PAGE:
Saker (cannon)

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A Spanish saker of 1686.

The saker was a medium cannon, slightly smaller than a culverin, developed during the early 16th century and often used by the English.[1] It was named after the saker falcon, a large falconry bird native to the Middle East.[2]

A saker's barrel was approximately 9.5 ft (2.9 m) long, had a calibre of 3.25 inches (8.26 cm), and weighed approximately 1,900 lb (860 kg). It could fire round shot weighing 5.25 lb (2.4 kg) approximately 2,400 yards (2.3 km) using 4 lb (1.8 kg) of black powder.[3][4] The shot was intended to bounce along the ground to cause as much damage as possible, the explosive shell being rare before the 19th century.[5] Tests performed in France during the 1950s show that a saker's range was over 3,000 yards (2.7 km) when fired at a 45-degree angle.[6]

Henry VIII amassed a large arsenal of sakers in the early 16th century as he expanded the Royal Navy and came into conflict with France. Henry's foundries used so much bronze that there was a world shortage of tin. According to the inventory in the Anthony Roll, the Mary Rose carried several sakers, though none have been found so far and may have been recovered by salvagers soon after the ship's disastrous sinking.[7] Sakers were heavily used during the English Civil War,[8] especially during sieges, when they were used by both attackers and defenders of fortified towns.[9] They also saw action in the Jacobite rising of 1689 and were used by the armies of both William III and James II at the Battle of the Boyne.[10]

An English saker of 1601 on a 19th century carriage.

A French version of the saker is the couleuvrine moyenne, meaning "middle sized", which was often used at sea.[3] Venetian merchant ships often carried sakers to defend themselves from pirates, and similar cannons have been found on Spanish Armada wrecks.[11]

In the New World, the Pilgrims removed the naval guns from the Mayflower for use in possible land engagements, which they installed in the fort that they built to protect their newly founded Plimoth Plantation from French, Spanish, and hostile Native Americans.[12] The British installed six saker cannons in Castle William on Castle Island in 1644 when the first of many rebuilds and rearming over the centuries was conducted in order to control the approaches to Boston Harbor.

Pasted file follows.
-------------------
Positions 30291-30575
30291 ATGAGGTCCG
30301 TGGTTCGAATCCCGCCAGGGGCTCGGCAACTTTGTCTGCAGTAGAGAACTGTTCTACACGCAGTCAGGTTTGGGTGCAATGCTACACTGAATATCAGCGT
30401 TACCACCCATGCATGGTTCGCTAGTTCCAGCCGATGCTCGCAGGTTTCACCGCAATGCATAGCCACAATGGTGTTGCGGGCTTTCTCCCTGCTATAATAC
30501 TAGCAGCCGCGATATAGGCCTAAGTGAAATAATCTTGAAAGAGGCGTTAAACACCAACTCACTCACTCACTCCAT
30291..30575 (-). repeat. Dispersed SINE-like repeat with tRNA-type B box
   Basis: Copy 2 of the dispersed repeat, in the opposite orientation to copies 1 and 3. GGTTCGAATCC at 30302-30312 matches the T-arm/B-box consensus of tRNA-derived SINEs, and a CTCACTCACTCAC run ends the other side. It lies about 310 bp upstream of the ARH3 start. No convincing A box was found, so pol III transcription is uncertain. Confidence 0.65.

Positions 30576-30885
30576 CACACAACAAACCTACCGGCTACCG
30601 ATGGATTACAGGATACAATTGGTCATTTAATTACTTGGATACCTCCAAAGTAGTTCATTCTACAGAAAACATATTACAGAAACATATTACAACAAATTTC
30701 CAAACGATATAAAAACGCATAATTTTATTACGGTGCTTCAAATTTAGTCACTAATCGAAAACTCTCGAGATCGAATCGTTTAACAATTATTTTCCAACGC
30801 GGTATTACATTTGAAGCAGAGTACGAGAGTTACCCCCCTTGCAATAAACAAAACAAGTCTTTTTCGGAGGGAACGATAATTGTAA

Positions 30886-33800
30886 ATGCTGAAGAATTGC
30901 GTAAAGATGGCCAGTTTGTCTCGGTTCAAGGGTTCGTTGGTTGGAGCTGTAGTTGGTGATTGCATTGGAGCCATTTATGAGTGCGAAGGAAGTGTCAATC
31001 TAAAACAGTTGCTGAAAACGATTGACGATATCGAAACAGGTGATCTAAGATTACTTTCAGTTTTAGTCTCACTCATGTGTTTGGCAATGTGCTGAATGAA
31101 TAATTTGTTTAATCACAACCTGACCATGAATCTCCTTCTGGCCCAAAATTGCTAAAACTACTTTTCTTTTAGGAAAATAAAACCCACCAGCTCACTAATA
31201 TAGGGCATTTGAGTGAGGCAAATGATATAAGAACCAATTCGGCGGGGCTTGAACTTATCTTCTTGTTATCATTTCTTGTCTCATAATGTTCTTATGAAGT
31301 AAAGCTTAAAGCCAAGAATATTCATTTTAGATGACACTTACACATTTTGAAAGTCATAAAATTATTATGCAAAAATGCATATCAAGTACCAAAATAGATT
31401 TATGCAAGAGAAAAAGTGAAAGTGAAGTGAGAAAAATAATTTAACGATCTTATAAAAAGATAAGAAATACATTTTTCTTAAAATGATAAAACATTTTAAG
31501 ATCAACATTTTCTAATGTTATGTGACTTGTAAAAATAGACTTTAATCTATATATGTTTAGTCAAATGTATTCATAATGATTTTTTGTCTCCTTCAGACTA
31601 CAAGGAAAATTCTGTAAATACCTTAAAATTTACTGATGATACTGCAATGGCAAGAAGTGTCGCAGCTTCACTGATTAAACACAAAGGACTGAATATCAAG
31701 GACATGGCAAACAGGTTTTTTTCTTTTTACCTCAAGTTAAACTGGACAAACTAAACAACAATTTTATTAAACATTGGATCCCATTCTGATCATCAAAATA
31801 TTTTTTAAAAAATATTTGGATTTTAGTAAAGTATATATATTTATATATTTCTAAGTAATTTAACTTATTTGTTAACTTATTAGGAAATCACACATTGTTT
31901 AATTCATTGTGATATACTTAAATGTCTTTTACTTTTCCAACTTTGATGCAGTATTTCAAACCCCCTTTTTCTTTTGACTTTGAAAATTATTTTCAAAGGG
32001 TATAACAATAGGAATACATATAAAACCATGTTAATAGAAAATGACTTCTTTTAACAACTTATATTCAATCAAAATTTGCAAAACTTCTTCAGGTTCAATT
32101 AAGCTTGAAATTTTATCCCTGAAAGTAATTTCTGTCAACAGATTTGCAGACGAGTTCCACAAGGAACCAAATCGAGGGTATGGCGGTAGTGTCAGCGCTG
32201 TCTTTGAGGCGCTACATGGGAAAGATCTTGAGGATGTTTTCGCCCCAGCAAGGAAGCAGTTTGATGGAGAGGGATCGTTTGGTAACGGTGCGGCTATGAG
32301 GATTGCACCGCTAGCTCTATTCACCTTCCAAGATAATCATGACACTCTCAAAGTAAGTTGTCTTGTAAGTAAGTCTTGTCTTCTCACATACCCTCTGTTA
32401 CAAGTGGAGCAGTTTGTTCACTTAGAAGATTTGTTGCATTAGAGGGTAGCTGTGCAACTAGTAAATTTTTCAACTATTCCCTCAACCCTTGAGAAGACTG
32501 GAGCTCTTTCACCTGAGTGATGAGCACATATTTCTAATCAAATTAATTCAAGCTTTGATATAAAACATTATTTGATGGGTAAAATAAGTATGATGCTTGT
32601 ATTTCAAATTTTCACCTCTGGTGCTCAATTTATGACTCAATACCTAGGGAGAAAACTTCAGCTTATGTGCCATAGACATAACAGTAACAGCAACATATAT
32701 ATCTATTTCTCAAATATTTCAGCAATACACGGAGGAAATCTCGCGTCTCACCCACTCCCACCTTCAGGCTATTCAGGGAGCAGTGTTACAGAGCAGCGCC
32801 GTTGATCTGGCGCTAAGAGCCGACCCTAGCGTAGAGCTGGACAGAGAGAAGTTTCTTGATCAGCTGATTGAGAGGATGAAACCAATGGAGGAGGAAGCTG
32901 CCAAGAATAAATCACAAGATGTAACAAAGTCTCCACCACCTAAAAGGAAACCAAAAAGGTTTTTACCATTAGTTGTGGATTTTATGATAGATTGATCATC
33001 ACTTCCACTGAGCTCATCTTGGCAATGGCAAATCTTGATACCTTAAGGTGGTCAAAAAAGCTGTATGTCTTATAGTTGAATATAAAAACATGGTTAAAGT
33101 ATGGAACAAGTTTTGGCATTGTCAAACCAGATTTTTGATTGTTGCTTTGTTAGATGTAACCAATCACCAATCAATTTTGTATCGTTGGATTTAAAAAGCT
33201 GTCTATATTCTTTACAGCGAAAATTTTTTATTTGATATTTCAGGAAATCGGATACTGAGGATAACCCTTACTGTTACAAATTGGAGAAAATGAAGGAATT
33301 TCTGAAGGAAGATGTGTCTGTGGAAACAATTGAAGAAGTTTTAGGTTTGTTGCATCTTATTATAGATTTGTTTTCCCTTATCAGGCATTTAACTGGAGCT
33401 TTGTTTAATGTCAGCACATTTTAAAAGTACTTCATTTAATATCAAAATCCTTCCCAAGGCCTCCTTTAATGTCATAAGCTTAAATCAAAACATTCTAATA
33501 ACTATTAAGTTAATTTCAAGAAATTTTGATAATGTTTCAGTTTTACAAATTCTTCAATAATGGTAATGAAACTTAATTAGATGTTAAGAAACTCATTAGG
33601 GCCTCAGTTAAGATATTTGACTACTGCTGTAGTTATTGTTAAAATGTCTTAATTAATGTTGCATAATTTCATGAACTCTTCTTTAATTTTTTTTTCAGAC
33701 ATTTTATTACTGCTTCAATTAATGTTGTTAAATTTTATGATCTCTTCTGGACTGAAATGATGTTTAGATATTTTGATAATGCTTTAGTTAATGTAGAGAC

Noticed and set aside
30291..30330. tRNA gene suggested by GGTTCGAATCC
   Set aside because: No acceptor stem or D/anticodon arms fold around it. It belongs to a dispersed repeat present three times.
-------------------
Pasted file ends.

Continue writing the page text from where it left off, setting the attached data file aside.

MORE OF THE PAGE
In Britain, Brigadier General Michael Richards was appointed Master-General of the Ordnance in 1714 and he commissioned a Danish expert, Albert Borgard, to design a new artillery system. Borgard did away with the traditional nomenclature of culverins, sakers and minions, and devised a new system based on the weight of shot that each gun used, from 4 to 64 pounds. Although Borgard's gun designs were quickly superseded, the practice of naming ordnance by weight of shot persisted in Britain into the 20th century.[13]


  1. ^ "Cannon". Retrieved 2014-12-02.
  2. ^ "History of the Scots Greys". Retrieved 2014-12-02.
  3. ^ a b Artillery through the ages
  4. ^ English ordnance 1626 to 1643
  5. ^ "Exhibitions | Galleries". National Army Museum, London. Retrieved 2014-12-02.
  6. ^ "HisEntCo - Rules for historical miniature war games and items of historical interest".
  7. ^ Horner, D. (1999). Shipwreck: A Saga of Sea Tragedy and Sunken Treasure. Sherdian House. p. 244. ISBN 9781574090840. Retrieved 2014-12-02.
  8. ^ Duncan I MacLeod. "The Artillery Garden". Archived from the original on 2010-03-29. Retrieved 2014-12-02.
  9. ^ "Historical Events".
  10. ^ "Artillery used at the Battle - the Battle of the Boyne". Archived from the original on 2008-09-19. Retrieved 2008-08-30.
  11. ^ "SW Maritime History - Meeting at Teignmouth 2nd October 1999". Retrieved 2014-12-02.
  12. ^ "Forts of St. Mary's". Archived from the original on 2007-03-09. Retrieved 2014-12-02.
  13. ^ Collins, A. R. "British Cannon Design 1600–1800". Retrieved 7 December 2021.

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